Biocalcarenite and mixed cool-water prograding bodies of the Mediterranean Pliocene and Pleistocene: architecture, depositional setting and forcing factors
Published:January 01, 2006
F. Massari, F. Chiocci, 2006. "Biocalcarenite and mixed cool-water prograding bodies of the Mediterranean Pliocene and Pleistocene: architecture, depositional setting and forcing factors", Cool-Water Carbonates: Depositional Systems and Palaeoenvironmental Controls, H. M. Pedley, G. Carannante
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Plio-Quaternary basinward-prograding heterozoan carbonate wedges with seaward-dipping, steep clinoforms and significant along-strike extension, are common both on land and along the submerged margins of the Mediterranean area. They developed as distally steepened ramps on storm-dominated, relatively steep-gradient margins, commonly controlled by tectonics. Dispersal of the skeletal hash was mainly due to storm-driven downwelling and geostrophic currents, changing into gravity flows down the clinoformed ramp margin. Due to active winnowing and bypass in the shallow-water settings, biocalcarenite ramps were entirely detached from the shoreline. Sequence-stratigraphic architecture of cropping out prograding bodies indicates the presence of internal unconformity surfaces bounding shingled units with sigmoidal to oblique clinoforms. Similar wedges identified by seismic survey on the margins of the Tyrrhenian Sea generally show a back-stepping pattern, with the deeper-located wedges related to the last lowstand and the subsequent wedges reflecting episodic stillstands during sea-level rise. A critical role in determining the efficiency of the carbonate factory is thought to have been played by the increase in the strength of atmospheric and marine circulation which accompanied the long-term climatic change affecting the Mediterranean area since 3.1 Ma, especially during cooler to colder stages.
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Cool-Water Carbonates: Depositional Systems and Palaeoenvironmental Controls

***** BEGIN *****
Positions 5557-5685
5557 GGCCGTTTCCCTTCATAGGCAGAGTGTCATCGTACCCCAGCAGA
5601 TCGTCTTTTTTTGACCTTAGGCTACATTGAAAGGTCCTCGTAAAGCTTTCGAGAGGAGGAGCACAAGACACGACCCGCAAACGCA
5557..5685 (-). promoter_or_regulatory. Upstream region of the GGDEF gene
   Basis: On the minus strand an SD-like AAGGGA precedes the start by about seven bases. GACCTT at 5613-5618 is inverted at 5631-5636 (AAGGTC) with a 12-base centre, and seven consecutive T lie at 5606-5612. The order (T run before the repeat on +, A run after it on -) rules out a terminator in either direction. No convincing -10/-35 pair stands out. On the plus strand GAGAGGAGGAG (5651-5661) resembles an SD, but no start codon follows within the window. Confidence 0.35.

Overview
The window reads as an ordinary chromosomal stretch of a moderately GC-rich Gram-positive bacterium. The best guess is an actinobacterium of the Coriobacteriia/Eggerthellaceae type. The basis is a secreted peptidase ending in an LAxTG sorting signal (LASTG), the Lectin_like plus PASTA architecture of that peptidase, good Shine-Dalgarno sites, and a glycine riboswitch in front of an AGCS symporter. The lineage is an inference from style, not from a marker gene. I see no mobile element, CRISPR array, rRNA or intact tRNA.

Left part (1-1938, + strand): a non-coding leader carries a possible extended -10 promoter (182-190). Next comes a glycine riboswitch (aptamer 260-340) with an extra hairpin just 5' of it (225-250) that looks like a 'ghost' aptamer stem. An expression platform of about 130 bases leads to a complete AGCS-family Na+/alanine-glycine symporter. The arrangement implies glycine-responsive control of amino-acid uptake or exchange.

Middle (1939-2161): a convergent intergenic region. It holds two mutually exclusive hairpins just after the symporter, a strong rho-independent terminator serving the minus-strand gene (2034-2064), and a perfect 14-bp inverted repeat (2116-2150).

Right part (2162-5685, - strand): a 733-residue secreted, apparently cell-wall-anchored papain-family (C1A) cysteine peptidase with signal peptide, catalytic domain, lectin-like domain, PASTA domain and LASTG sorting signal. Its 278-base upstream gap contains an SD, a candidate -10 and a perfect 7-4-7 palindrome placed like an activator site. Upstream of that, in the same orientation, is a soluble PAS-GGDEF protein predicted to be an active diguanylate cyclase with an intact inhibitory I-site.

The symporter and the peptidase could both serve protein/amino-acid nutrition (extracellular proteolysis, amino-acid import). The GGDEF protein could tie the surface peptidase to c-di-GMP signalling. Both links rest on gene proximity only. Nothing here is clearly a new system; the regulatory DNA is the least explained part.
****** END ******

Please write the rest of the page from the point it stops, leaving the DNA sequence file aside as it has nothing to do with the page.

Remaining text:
During the past decade, work on cool water carbonates has expanded to become a mainstream research area. Studies on modern and Quaternary deposits will continue to be important; however, there is increasing momentum towards unravelling sediment processes, biota-sediment interactions and diagenetic products in Cenozoic and older cool-water carbonates.
Many contributions in this book document Cenozoic and Quaternary carbonates from landlocked (microtidal) water-bodies. These carbonates display important differences in biota and fabric distributions when compared with world ocean examples. Consequently, the scientific community is now better placed to reinterpret pre-Tertiary carbonates where there is a suspicion that they have developed under microtidal conditions. Some papers in the book provide new approaches to interpreting environmental change within macrotidal regimes and others lay firm foundations for future cool-water carbonate diagenetic research
The aim of the book is to illustrate recent international contributions to cool-water carbonates research, with an emphasis on Neogene and Recent case studies. Contributions are divided into three sections: microtidal carbonates from the Mediterranean realm; macrotidal examples from New Zealand, Australia and Mexico; and early diagenetic fabrics.